The Louisville Fairness Campaign is drawing attention to the exclusion of gender identity from the repeal of the “Don’t Ask, Don’t Tell” policy and a soldier who was discharged for being transgender.
In September, the Obama administration repealed 18-year-old policy, which barred gay, lesbian and bisexual citizens from serving openly. However, it did not include gender identity and gay rights activists argue that is leaving out a number of skilled and qualified citizens.
Staff Sergeant Rebecca Grant was discharged from the Army National Guard after serving for over a decade. She did tours of duty overseas, including Bosnia and Iraq.
In 2009, a fellow soldier revealed that Grant is transgender, and she was officially kicked out of the military two weeks before the repeal of “Don’t Ask, Don’t Tell” this month.
Grant says getting rid of the policy was a step in the right direction for gay, lesbian and bisexual service members, but that transgender individuals are still unprotected
“With education this could change, people being informed on the different issues, not being closed-minded, not being ultra-conservative. Allowing us to have the rights that we should have had as a United State citizen, we need change,” she says.
Currently eight countries allied with the United States, including Great Britain, Israel and the Czech Republic allow transgender citizens to serve openly in their armed forces.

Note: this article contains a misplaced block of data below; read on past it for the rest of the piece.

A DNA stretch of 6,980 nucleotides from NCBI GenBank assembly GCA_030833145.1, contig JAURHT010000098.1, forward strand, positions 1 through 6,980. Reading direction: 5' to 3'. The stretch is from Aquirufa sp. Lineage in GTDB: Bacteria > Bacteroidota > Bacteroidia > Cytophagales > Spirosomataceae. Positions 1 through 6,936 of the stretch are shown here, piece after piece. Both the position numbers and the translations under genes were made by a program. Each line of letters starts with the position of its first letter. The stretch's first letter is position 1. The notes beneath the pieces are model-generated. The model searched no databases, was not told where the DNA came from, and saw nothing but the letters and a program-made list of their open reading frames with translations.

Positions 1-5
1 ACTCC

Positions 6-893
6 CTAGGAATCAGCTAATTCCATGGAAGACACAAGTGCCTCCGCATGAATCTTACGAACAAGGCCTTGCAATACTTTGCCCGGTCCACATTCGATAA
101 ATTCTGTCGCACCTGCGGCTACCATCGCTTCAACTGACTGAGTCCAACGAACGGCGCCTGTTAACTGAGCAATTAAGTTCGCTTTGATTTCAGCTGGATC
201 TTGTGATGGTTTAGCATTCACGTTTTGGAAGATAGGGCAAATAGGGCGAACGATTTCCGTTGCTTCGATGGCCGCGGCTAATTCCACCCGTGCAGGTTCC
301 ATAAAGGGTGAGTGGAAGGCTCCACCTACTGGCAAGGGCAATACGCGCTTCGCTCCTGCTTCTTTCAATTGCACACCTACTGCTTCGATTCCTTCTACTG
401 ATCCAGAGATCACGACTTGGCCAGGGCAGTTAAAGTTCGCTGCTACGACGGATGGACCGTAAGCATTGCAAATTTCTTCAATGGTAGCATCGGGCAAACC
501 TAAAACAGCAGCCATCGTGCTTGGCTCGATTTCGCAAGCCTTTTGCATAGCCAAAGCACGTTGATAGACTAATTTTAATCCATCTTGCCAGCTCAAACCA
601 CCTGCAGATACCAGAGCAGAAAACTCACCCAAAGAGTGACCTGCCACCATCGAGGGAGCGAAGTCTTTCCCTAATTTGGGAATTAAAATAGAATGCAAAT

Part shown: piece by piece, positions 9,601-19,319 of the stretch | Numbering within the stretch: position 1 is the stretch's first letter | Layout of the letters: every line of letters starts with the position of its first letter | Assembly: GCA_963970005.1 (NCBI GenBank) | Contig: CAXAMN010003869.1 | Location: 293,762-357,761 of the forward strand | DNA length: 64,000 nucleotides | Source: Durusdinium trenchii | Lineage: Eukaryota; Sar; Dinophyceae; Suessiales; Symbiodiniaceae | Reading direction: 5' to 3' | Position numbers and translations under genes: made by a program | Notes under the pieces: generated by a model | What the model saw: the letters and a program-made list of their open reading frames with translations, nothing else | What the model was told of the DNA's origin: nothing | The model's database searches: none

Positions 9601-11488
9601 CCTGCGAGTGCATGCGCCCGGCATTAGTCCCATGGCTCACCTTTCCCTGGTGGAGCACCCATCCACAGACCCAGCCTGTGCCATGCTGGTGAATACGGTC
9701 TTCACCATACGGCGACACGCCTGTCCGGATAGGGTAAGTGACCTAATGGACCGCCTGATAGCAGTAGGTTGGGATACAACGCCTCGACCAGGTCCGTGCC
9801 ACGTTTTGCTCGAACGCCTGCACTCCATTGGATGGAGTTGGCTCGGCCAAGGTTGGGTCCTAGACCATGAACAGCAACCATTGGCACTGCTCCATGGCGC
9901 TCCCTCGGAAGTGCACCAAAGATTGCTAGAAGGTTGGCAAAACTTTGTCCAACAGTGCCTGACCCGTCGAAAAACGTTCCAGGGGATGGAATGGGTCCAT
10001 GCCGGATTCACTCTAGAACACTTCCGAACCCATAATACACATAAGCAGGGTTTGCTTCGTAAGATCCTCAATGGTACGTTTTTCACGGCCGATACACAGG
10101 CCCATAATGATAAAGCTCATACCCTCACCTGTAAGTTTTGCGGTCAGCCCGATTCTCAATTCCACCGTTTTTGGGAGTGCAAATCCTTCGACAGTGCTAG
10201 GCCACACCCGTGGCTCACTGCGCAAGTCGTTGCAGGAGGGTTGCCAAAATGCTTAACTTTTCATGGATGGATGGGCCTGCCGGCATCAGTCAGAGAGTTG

Local gay rights advocates joined Grant in calling for lawmakers to issue a full repeal of “Don’t Ask, Don’t Tell” in the U.S. military that will include protections for gender identity.
Louisville Fairness Campaign Director Chris Hartman says the issue is about equal protection under the law, but he admits gender identity protections will be difficult for many to accept because the transgender community faces stigma in the larger gay rights movement.
“It’s going to take straight, gay, lesbian and bisexual advocates to lead the charge for transgender folks to have the same and equal rights that gay, lesbian and bisexual people have,” he says. “Stories like Ms. Grant’s oftentimes get shoved under the rug because the larger gay, lesbian and bisexual community sometimes feels they have to take an incremental approach. It hasn’t been that way in Louisville, we’ve never taken that approach. The movement in Louisville has always said fairness is fairness for all.”
According to Army regulations, transgender people are administratively unfit to serve and Grant was discharged for “gender identity disorder,” despite being a decorated soldier with numerous honors.
But Grants says transgender individuals put their lives on the line like everyone else in the military and should be treated the same.
“We fought so many times for different civil right issues, women’s movement, different racial movements and sexual movements. We need to make sure that the gender cause is also made aware of,” says Grant. “There’s no need for discrimination in this country because we’re supposed to be the land of the free.”
The National Guard would not comment for this story.